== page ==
Eurozone: Statistics don’t tell the whole story

Algirdas Šemeta, Member of the European Commission in charge of Taxation and Customs Union, Audit and Anti-Fraud, participated in the conference entitled 'Towards implementing European Public Sector Accounting Standard', which was organised in Brussels by Eurostat, on 29 and 30 May 2013, (EC Audiovisual Services).

Algirdas Šemeta, Member of the European Commission in charge of Taxation and Customs Union, Audit and Anti-Fraud, participated in the conference entitled ‘Towards implementing European Public Sector Accounting Standard’, which was organised in Brussels by Eurostat, on 29 and 30 May 2013, (EC Audiovisual Services).

 

Government sector deficits in Eurozone after having peaked in 2009-2010 are now not only levelling out but actually decreasing. According to Eurostat, the EU statistical service, in the first quarter of 2013 “ the seasonally adjusted general government deficit to GDP ratio was -3.5 % in the euro area (EA-17) and -3.8 % in the European Union (EU-27). In the previous quarter it was -3.7 % in the EA-17 and -4.2 % in the EU-27”. During the same three-month period in Eurozone and EU-27 general government total revenue amounted to 46.5 % and 45.3 % of GDP respectively, while total expenditure amounted to 50 % and 49.1 % of GDP.

EU-27 and EA-17 quarterly government net lending (+)/ net borrowing (-), in % of quarterly GDP, seasonally adjusted

 

EU-27_and_EA-17_quarterly_government_net_lending_net_borrowing,_in_%_of_quarterly_GDP,_seasonally_adjusted,_2007Q1-2013Q1           Source: Eurostat

At this point it must be reminded that in the two-year period of 2009-2010 Eurozone and EU27 government deficits skyrocketed to the region of 7% of GDP on the average, because a number of EU countries nationalised the huge toxic assets of their banks. In a matter of months those EU governments undertook the obligations of their countries’ lenders amounting to tens of billions, thus triggering the credit crisis of the European Union. This was the case of Ireland, the UK, Spain and even Germany. In Greece, Portugal and Italy it was not the banks that sent the countries to their worst over indebtedness but the sovereign borrowers. All along during the first decade of the new Millennium successive Greek governments kept mindlessly borrowing in order to finance excessive public spending.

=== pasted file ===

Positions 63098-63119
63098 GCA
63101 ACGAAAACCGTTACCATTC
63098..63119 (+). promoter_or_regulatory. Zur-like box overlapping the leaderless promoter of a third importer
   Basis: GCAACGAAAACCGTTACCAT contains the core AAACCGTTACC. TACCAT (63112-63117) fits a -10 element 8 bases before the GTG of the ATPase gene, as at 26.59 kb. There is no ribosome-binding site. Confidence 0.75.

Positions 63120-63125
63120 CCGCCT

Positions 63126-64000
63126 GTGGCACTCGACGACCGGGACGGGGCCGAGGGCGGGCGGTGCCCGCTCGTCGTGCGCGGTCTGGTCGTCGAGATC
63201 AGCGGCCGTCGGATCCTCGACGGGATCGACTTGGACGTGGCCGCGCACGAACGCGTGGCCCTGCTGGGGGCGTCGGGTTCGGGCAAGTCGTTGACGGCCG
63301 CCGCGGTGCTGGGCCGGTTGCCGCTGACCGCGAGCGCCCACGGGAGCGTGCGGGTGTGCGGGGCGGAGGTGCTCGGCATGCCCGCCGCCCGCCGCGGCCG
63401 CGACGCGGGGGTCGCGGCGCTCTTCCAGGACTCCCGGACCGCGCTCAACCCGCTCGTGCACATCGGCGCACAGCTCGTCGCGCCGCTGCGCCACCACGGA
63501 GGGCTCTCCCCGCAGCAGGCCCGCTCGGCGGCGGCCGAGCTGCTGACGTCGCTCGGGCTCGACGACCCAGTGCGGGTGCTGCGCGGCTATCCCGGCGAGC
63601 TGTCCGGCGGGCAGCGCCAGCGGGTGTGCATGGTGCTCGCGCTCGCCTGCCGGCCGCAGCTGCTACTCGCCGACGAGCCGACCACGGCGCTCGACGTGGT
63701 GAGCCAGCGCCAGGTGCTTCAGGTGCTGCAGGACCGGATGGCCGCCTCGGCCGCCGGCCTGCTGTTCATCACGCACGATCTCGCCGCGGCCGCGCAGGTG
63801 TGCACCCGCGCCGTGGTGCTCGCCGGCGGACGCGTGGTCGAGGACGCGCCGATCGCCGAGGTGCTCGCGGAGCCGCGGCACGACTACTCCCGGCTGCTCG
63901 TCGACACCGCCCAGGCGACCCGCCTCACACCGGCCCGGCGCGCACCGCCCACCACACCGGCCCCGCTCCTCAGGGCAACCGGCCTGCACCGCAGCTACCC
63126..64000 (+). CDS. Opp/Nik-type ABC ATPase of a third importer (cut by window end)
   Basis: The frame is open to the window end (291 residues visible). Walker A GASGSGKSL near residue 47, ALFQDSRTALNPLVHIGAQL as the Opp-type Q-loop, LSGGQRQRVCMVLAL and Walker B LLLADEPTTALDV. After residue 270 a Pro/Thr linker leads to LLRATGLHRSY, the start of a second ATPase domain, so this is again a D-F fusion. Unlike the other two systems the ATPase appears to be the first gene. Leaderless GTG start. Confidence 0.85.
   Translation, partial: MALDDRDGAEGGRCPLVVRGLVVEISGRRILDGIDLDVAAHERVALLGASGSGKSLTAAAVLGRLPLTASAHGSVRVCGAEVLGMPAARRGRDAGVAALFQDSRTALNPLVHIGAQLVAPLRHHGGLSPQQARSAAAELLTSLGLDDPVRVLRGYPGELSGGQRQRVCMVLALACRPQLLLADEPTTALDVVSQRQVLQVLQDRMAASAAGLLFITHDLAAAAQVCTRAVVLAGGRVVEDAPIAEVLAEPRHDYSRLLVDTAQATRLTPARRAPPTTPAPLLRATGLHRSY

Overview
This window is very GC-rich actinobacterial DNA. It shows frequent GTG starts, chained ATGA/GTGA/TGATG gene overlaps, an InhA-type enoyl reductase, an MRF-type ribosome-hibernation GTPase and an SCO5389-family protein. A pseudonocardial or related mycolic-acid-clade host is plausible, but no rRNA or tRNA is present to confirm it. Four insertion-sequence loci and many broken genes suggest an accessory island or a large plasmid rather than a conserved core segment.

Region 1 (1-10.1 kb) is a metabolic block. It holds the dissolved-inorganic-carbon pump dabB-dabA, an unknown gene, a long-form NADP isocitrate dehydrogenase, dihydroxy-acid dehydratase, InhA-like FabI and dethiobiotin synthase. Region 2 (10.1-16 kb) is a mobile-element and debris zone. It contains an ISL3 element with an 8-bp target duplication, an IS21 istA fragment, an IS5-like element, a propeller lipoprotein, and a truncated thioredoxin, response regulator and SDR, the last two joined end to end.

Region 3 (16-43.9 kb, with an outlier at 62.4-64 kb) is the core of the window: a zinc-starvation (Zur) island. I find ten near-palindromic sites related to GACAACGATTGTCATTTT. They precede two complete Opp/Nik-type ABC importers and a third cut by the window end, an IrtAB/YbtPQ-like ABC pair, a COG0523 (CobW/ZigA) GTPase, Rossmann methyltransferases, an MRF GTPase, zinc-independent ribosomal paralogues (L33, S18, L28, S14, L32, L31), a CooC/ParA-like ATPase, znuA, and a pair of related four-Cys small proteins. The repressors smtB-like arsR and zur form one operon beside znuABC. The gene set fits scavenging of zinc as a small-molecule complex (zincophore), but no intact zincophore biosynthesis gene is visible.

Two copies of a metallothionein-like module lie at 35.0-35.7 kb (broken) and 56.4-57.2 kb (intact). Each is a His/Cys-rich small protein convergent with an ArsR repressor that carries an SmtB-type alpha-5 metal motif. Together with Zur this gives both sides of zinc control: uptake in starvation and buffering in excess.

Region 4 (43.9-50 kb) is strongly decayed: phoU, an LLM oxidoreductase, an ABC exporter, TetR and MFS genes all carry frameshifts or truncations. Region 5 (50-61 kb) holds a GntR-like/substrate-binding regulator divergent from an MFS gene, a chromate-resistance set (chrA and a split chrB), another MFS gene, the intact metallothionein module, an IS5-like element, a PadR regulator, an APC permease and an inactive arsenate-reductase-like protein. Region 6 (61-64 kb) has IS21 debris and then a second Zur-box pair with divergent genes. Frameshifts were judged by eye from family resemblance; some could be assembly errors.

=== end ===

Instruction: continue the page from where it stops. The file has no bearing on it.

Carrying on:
Deficits nearing 3%

Given that according to the European Union rules the allowed government deficit is set at 3% of GDP, Eurozone is now much closer to it than the EU27. The EU27 government deficit appears much larger than the relevant Eurozone figure because the United Kingdom’s fiscal deficits are persistently high in the region of 5% to 7% of the GDP. The large size of the British economy weighs heavily in the EU27 data. In short the UK exchequer didn’t borrow only to recapitalise almost all the major banks of the country back in 2008-2009 but also to finance excessive government spending.

Despite the persistent but now decreasing government deficits during the past few years, inflation was and is still kept at bay because the European Union and more so the Eurozone economy entered in a long-term recession. Inflation peaked in October 2011 with around 3% in both the EU27 and the euro area. Before and after that, monthly inflation pressures have been minimal with around 0% in the summer of 2009 and now 1.6% in July 2013. Low inflation readings though carry both good and bad news.

Low inflation

For one thing it’s good news because the European Economy appears competitive with very low price increases, but at the same time slow inflation pressures betray a persistent recession. In any case the European Union economy is now thought to have left behind the bottom of the curve and preparing to enter in the upwards pointing part of it (growth). This is an even more important accomplishment because the new growth path, albeit slow, will hopefully be attained and maintained without excessive government deficits and overspending artificially supporting it.

                          Annual inflation (%) in the euro area and European Union

image3       Source: Eurostat

The problem is however that the social and the political costs going together with the above mentioned recipe may prove unbearable for a number of Eurozone countries. The sociopolitical developments in the south have advanced deeply in a risky zone and the entire arrangement seems to be prone to accidents. Fragile coalition governments in Greece, Italy and Portugal may collapse at any moment.

 

Advertising

Advertising

Advertising

Advertising

Advertising

Advertising

Advertising

Advertising

Advertising

Advertising

the European Sting Milestones

Featured Stings

How to build a more resilient and inclusive global system

Stopping antimicrobial resistance would cost just USD 2 per person a year

Eurozone business activity again on upwards path